Abstract: We analyze fiscal policy procyclicality in resource-rich countries. We obtain a strong U-shaped relationship between the procyclicality of government capital expenditures and the resource richness measure comprised of the mineral exports share in total merchandise exports for developing countries. Such a relationship is robust to different methodologies and various checks. We consider two hypotheses: first, the political economy hypothesis, and second, the borrowing constraints hypothesis. Empirical observations appear to be consistent with the hypotheses. We build a model able to generate a U-shape effect combining political economy and borrowing constraint hypotheses. We argue that with a model of simple settings such a U-shape relationship can be obtained and interpreted.
    Keywords: borrowing constraints; developing countries; fiscal policy; political economy; procyclicality; resource-rich;
    JEL: E62 F34 F41 O23 Q32
    Date: 2012–07
  4. By: David Stadelmann; Benno Torgler
    Abstract: Using a natural voting experiment in Switzerland that encompasses a 160-year period (1848-2009), we investigate whether a higher level of complexity leads to increased reliance on expert knowledge. We find that when more referenda are held on the same day, constituents are more likely to refer to parliamentary recommendations in making their decisions. This finding holds true even when we narrow our focus to referenda with a relatively lower voter turnout on days on which more than one referendum was held. We also show that when constituents face a higher level of complexity, they listen to parliament rather than interest groups.
    Keywords: Bounded rationality; voting; referenda attention; rules of thumb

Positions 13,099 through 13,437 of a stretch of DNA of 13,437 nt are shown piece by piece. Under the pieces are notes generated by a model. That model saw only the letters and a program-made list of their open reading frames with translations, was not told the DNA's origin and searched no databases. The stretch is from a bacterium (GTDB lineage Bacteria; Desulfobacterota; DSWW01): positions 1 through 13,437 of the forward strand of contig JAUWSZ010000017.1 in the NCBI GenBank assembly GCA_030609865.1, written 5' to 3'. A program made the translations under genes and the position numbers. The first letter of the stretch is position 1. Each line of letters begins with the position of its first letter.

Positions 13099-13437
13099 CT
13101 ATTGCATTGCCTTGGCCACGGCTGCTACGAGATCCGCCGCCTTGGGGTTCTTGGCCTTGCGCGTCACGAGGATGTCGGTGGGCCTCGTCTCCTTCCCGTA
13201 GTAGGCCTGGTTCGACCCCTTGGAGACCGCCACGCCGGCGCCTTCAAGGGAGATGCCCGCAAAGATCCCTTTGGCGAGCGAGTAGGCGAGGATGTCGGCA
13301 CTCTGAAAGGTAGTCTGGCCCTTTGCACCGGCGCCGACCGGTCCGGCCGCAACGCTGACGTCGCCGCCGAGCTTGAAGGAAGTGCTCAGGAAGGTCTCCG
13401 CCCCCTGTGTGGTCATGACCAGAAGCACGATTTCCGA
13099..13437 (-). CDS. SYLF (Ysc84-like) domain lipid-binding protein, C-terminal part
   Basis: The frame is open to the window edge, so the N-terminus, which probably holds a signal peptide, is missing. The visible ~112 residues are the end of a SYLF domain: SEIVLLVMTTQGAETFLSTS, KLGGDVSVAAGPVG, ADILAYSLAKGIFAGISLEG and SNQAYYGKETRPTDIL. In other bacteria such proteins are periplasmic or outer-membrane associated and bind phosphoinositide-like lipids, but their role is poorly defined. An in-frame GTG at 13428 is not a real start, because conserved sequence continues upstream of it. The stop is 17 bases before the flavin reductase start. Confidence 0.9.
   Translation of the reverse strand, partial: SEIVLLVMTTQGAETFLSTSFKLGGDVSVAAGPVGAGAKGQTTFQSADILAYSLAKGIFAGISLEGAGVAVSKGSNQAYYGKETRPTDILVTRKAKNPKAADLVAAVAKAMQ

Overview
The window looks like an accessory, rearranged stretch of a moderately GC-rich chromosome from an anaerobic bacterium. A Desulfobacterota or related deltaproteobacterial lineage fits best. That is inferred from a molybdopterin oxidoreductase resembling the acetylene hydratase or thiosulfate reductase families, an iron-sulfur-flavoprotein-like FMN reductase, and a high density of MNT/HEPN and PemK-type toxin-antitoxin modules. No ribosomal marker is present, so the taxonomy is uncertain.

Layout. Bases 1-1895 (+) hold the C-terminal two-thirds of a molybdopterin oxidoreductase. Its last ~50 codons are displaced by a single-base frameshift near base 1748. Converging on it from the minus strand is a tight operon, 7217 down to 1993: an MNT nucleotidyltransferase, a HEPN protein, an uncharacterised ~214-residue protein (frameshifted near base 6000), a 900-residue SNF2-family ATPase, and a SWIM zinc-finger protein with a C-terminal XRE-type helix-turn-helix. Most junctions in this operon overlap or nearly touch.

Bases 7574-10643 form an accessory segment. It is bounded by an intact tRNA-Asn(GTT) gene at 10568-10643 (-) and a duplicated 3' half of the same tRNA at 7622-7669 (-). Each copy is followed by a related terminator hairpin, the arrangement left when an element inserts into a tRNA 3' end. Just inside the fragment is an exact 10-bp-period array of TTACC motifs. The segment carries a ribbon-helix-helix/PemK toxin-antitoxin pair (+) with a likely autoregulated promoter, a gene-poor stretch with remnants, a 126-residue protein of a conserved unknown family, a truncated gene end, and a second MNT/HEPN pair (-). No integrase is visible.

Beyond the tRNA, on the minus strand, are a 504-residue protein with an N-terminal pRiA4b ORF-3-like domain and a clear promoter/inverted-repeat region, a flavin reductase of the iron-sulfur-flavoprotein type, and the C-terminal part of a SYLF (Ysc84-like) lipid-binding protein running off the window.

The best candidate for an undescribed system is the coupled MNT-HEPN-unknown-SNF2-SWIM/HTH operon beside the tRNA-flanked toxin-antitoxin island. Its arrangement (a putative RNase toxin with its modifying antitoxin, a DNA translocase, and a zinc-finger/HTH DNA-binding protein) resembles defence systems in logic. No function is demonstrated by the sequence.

JEL: D03 D72 D83 H70
    Date: 2012–07
  5. By: Matthew Gentzkow; Jesse M. Shapiro; Michael Sinkinson
    Abstract: We use data on US newspapers from the early 20th century to study the economic incentives that shape ideological diversity in the media. We show that households prefer newspapers whose political content agrees with their own ideology, that newspapers with the same political content are closer substitutes than newspapers with different political content, and that newspapers seek both to cater to household tastes and to differentiate from their competitors. We estimate a model of newspaper demand, entry and affiliation choice that captures these forces. We show that competitive incentives greatly enhance the extent of ideological diversity in local news markets, and we evaluate the impact of policies designed to increase such diversity.
    JEL: L11 L52 L82
    Date: 2012–07
  6. By: Kuhn, Andreas (University of Zurich)
    Abstract: This paper describes individuals’ inequality perceptions, distributional norms, and redistributive preferences in a panel of OECD countries, primarily focusing on the association between these subjective measures and the effective level of inequality and redistribution. Not surprisingly, the effective level of redistribution (after tax-and-transfer inequality) is positively (negatively) correlated with redistributive preferences. There is also evidence showing that the subjective and objective dimension of inequality and redistribution are, at least partially, linked with individuals’ political preferences and their voting behavior. The association between objective and subjective measures of inequality and redistribution vanishes, however, once more fundamental country characteristics are taken into account. This suggests that these characteristics explain both redistributive preferences as well as the effective level of redistribution and after tax-and-transfer inequality.
    Keywords: inequality perceptions, distributional norms, redistributive preferences, inequality, redistribution, political preferences
    JEL: D31 D63 J31
    Date: 2012–07
  7. By: Amdur, David